Internet Scallywags: A Comparative Analysis of Multiple Forms and Measurements of Digital Piracy

Article excerpt

Abstract: Internet-based digital piracy has recently become a widespread occurrence. Despite this growth, few studies have attempted to apply criminological theory to the crime. This study tests the explanatory power of two criminological theories, general deterrence and differential association, on Internet piracy of music, software and movies. Data used in this study were collected from 541 undergraduate college students from a mid-Atlantic university. Separate models were estimated for willingness to and involvement in digital piracy. The results show that variables derived from differential association theory, such as peer activity and parental support, as well as several control variables including gender, connection speed, income, and place of residence, are predictive of digital piracy. Distinctions between willingness and actual involvement are discussed. Implications for future research and potentially more effective prevention strategies are also addressed.

Keywords: differential association; social learning; deterrence; digital piracy; cybercrime

In recent years, copyright violations in the form of digital piracy have increased dramatically. This has been especially true since peer-to-peer (P2P) programs became popularized in 1999. One study found that the United States, despite having a relatively low and stable rate of piracy, experienced a loss of over $6.8 billion in 2005 from software piracy alone (Business Software Alliance 2006). Music piracy is also quite prevalent with more than 27 billion media files transferred each year through P2P programs (House of Representatives 2004). Studies of changing piracy rates indicate several benefits from decreasing the prevalence of piracy. For example, a decrease by ten points in the piracy rate of the United States could add over 100,000 new jobs and increase tax revenue by $21 billion (IDC 2005). Despite the widespread occurrence and great financial impact of digital piracy, however, very few empirical studies have systematically assessed factors related to digital piracy.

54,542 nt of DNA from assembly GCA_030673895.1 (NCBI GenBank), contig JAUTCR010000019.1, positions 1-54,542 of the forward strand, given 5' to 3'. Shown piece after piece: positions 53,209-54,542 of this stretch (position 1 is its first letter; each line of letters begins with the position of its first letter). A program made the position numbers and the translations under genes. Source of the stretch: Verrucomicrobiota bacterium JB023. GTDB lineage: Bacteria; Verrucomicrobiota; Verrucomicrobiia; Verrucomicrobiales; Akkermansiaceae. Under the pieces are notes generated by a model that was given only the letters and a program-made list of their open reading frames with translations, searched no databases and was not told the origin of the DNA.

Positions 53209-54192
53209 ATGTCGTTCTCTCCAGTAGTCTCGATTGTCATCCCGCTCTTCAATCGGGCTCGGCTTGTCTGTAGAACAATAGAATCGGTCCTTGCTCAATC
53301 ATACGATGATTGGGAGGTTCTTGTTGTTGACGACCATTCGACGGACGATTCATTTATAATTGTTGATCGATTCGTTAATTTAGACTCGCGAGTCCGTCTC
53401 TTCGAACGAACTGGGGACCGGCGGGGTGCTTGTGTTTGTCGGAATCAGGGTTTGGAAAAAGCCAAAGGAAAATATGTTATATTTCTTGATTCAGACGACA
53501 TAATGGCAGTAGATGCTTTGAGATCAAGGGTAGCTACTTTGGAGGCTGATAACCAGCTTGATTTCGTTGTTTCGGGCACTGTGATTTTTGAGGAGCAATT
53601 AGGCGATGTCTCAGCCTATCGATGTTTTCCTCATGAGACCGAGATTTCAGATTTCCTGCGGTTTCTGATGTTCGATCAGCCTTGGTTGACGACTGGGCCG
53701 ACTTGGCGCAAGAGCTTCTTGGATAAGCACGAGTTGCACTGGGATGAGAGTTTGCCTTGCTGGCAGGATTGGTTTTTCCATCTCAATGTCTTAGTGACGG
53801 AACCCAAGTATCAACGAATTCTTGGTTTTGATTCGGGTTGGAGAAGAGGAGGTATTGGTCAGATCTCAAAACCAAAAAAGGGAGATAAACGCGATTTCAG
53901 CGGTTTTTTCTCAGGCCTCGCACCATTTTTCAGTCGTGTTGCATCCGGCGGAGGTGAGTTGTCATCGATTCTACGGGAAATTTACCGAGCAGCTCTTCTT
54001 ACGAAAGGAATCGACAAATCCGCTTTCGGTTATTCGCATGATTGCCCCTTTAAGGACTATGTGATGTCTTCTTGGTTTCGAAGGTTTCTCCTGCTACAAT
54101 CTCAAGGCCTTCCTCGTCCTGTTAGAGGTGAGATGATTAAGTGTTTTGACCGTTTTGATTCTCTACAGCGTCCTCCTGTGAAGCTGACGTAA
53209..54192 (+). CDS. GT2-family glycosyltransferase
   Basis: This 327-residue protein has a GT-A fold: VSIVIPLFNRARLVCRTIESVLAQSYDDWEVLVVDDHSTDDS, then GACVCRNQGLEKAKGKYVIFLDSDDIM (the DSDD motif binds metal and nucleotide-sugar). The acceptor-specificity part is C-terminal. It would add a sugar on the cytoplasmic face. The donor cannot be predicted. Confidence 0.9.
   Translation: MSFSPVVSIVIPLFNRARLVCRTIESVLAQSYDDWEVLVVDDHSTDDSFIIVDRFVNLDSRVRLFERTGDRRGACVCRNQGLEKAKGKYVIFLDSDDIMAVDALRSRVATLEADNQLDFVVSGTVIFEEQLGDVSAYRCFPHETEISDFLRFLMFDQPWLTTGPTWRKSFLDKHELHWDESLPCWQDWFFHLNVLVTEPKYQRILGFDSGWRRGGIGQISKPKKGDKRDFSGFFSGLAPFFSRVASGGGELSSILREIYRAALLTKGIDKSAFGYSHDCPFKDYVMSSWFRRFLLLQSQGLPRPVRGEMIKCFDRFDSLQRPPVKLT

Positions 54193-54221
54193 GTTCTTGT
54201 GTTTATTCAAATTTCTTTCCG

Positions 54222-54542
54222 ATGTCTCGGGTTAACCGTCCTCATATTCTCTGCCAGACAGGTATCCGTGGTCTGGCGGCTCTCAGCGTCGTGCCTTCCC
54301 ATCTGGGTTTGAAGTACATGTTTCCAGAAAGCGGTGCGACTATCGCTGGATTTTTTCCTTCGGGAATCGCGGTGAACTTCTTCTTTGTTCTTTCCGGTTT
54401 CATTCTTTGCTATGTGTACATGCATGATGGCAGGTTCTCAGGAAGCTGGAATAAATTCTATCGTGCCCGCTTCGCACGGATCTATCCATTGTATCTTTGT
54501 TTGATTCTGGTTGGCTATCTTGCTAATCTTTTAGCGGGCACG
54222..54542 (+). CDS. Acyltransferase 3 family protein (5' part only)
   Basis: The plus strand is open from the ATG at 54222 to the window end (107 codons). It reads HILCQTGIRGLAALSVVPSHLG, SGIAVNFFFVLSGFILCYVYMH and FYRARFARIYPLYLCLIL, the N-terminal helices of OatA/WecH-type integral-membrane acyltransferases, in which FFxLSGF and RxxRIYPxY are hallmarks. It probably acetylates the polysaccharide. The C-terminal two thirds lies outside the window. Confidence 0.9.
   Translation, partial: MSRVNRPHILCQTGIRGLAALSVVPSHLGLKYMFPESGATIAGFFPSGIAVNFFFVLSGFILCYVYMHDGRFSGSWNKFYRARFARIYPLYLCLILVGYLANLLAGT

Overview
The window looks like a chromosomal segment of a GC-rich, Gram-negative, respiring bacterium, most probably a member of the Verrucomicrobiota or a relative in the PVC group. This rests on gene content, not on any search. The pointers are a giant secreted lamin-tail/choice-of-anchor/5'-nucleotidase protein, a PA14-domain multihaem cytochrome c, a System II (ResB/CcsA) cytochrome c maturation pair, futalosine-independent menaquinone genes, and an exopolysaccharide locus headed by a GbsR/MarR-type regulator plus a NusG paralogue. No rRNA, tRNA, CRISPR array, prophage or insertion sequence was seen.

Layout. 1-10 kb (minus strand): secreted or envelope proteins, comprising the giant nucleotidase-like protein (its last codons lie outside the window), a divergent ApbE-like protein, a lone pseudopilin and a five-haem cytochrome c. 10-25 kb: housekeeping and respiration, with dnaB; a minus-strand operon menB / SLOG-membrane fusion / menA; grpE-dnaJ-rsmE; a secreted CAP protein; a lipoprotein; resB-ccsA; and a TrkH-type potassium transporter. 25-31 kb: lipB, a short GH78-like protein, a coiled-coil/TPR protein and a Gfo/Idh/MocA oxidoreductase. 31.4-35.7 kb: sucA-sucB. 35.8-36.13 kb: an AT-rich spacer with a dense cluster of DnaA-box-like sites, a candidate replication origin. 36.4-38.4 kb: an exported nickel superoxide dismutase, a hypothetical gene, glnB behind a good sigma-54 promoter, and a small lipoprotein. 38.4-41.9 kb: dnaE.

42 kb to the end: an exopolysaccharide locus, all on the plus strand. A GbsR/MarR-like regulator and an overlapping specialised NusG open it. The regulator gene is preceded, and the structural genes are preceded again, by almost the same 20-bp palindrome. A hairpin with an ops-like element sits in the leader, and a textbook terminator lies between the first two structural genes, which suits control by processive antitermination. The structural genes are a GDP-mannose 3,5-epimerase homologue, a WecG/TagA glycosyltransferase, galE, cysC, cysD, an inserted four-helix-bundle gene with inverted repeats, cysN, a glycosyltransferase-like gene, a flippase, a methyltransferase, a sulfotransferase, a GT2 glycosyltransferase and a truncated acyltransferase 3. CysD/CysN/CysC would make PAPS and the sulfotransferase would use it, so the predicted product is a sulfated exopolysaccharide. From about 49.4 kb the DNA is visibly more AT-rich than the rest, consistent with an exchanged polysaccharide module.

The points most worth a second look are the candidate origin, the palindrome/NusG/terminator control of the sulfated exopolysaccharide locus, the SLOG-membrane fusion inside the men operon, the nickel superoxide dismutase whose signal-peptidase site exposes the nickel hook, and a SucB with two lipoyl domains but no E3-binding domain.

The primary purpose of this study is to test the explanatory power of two criminological theories, general deterrence and differential association, on digital piracy of music, software and movies. This study theoretically and methodologically advances research on digital piracy in several related areas. First, while measures of general deterrence and differential association theories have been previously examined in a handful of studies (e.g., Higgins and Makin 2004a; Skinner and Fream 1997), prior research has been limited in the types of piracy assessed. Online music piracy, for example, has only rarely been included in tests of criminological theories (e.g., Hinduja 2006). It is thus unclear whether findings from previous research can be applied to all variations of piracy or only the specific type investigated.

Second, only a small number of control variables have been considered in previous research. This study takes into account the effects of ten relevant variables, several of which, such as income and place of residence, have not been included in prior research of digital piracy. Finally, prior studies have used involvement in piracy and willingness to pirate interchangeably. This study conceptually distinguishes the former from the latter and empirically tests both under separate models to produce comparable results, thus enhancing our understanding of factors that lead to digital piracy and offering valuable implications for policy makers and practitioners.


In the broadest of terms, digital piracy is the act of duplicating digital files without the permission of the copyright holder. More specifically, piracy is typically considered any act of reproducing a copyrighted work in violation of U.S. copyright law (Copyright Act of 1976). Digital piracy, by extension, is a specific variant of this broad category involving computers as a means to commit the act and generally includes music, software, and movie infringements, though other forms exist such as reproductions of books. …